hjertnes.blog

Getting into web development

26.06.2018 02:00

1. Django / Ruby on Rails

Pick either one; both are great. ## 2. Learn how to use it well enough to build a web site or web app with it Focus on building stuff, learning how the different parts work together. ## 3. Learn how to build a RESTful API with it Learn about RESTful and building HTTP api’s. ## 4. Learn React or Vue Pick either or; some like React while others prefer Vue. Learn how it works, when it is appropriate. ## 5. Use the API with React Learn how to bind your Django or Rails stuff together with your web app through the API’s you wrote. ## 6. Dig into the following technologies - HTML - CSS - JS - React / Vue - Django / Rains - Databases - HTTP Protocol

#

25.06.2018 02:00

Using keyboard maestro to auto tune images because Lightroom CC don’t have real batch editing yet

On why I prefer Iroshizuku

25.06.2018 02:00

I have used various other inks brands over the last six months or so. I don’t remember exactly how long. But I have decided to go back to just using Iroshizuku. The reason is that other inks brands I have tested, that have as good colours are often worse in some other ways. Like for example dry time and ink flow.

There are many other interesting colours and inks brands out there. But I’m perfectly happy with the Iroshizuku colours. And I don’t want to mess around when I could get a worse experience

The Power Broker

22.06.2018 02:00

The Power Broker is one of my all time favourite books. It is very long, but still a fantastic read. I have dragged myself through the audio book three or four times. And I love it.

What makes a biography a good biography is that the person it is about is interesting but also that the author presents good and the bad sides of a person and manages to tie them together.

Robert Carro does this masterfully in The Power Broker.

Here is the thing, there are sides regarding Robert Moses that I hate, while at the same time I respect a lot of what he was trying to do and appreciate how much he did get done and how much power he managed to build up.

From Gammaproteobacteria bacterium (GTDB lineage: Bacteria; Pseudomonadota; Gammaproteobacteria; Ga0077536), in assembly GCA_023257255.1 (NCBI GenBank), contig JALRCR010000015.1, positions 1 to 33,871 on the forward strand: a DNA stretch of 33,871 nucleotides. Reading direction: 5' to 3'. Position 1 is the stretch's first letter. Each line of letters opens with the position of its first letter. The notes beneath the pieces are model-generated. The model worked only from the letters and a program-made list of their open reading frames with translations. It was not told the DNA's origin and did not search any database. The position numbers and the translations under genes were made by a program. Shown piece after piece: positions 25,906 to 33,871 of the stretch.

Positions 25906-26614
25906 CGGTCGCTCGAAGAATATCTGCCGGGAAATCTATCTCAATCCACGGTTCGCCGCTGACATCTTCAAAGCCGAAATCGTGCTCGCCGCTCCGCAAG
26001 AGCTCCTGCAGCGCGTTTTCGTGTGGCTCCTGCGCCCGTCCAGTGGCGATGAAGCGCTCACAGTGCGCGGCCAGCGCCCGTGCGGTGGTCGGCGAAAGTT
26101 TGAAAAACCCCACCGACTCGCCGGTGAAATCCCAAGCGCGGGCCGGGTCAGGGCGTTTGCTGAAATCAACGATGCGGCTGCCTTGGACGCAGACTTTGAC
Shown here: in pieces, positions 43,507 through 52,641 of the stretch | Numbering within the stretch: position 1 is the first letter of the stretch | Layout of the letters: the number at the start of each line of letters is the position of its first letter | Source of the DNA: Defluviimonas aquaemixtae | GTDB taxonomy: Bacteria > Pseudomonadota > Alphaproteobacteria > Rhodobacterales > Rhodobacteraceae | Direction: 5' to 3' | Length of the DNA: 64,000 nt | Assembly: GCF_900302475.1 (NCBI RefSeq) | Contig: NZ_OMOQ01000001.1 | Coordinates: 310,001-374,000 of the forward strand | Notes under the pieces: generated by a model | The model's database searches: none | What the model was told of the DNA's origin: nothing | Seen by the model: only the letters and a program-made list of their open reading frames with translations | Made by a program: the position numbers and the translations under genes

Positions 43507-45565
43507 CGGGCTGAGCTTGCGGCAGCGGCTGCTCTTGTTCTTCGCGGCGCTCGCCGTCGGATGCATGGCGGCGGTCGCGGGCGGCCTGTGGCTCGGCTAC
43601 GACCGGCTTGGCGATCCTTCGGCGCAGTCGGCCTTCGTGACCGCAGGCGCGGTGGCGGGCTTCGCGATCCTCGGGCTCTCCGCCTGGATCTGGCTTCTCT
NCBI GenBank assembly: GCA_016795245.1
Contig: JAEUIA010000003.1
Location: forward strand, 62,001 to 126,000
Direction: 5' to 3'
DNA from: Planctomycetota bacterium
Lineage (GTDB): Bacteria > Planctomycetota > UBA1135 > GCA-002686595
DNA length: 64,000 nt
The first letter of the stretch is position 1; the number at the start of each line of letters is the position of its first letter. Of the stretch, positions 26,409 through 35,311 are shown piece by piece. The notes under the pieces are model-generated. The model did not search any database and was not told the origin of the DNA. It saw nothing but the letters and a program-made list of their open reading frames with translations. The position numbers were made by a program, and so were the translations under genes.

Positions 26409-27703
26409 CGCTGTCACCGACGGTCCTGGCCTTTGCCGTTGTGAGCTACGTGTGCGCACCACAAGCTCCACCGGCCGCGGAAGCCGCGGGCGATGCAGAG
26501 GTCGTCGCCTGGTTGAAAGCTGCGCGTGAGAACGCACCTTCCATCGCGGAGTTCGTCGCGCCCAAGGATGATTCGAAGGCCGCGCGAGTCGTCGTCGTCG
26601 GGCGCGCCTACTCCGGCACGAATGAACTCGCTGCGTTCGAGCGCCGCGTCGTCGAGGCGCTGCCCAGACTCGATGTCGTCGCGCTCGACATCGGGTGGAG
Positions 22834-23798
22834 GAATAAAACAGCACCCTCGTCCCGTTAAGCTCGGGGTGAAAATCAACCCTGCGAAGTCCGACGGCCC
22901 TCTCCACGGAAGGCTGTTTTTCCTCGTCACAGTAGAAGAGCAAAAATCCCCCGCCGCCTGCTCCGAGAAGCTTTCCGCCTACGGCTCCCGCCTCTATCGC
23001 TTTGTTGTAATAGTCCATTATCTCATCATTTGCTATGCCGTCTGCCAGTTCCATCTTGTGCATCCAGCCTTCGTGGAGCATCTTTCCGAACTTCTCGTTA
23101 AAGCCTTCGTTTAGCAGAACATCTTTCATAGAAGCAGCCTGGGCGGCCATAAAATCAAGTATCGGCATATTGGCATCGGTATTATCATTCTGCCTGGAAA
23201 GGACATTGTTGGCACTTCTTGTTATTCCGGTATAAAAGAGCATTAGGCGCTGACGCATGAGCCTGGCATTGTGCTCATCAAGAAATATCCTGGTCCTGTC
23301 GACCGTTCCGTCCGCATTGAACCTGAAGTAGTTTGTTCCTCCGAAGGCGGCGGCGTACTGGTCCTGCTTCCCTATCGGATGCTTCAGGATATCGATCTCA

It’s weird to sit here without being able to say if I like him or hate him or anything between.

My next MacBook.

21.06.2018 02:00

I think my MacBook Pro is something like a year and a half now. And it still works pretty great. Except for the keyboard. There are many things about this machine I don’t like. But there are also some stuff that isn’t good enough.

What I don’t like:

  • Not enough USB-C Ports
  • No SD slot
  • Nothing like MagSafe

These are things I’d love to see fixed. And it would make the computer more usable to me. But they are in no way a “must”. But there is one thing Apple have to fix: the keyboard. I don’t love it. But that’s not the point. It is unacceptable to have a unreliable keyboard on any computer. I don’t care if it costs $50 or $3000 the keyboard should be reliable. Your computer sucks if it doesn’t.

If Apple doesn’t fix the damn keyboards on their MacBooks in the next couple of years, I think I have to either go for a Hackintosh setup or a Linux + iPad setup. Because I’m not buying another laptop with a unreliable keyboard.

#

20.06.2018 02:00

Ordered a 144 pack of Golden Bears.

Picking the right language for your project.

20.06.2018 02:00

Languages like Python are very easy to develop in. That means that you can do a lot more in it, in a shorter period than with something like C# or Java. There are a lot of reasons for this. The awesome thing about Python is how productive you are while using it. But there are a reason many of us use them at home, and pick other languages for our work projects. At work I use C#.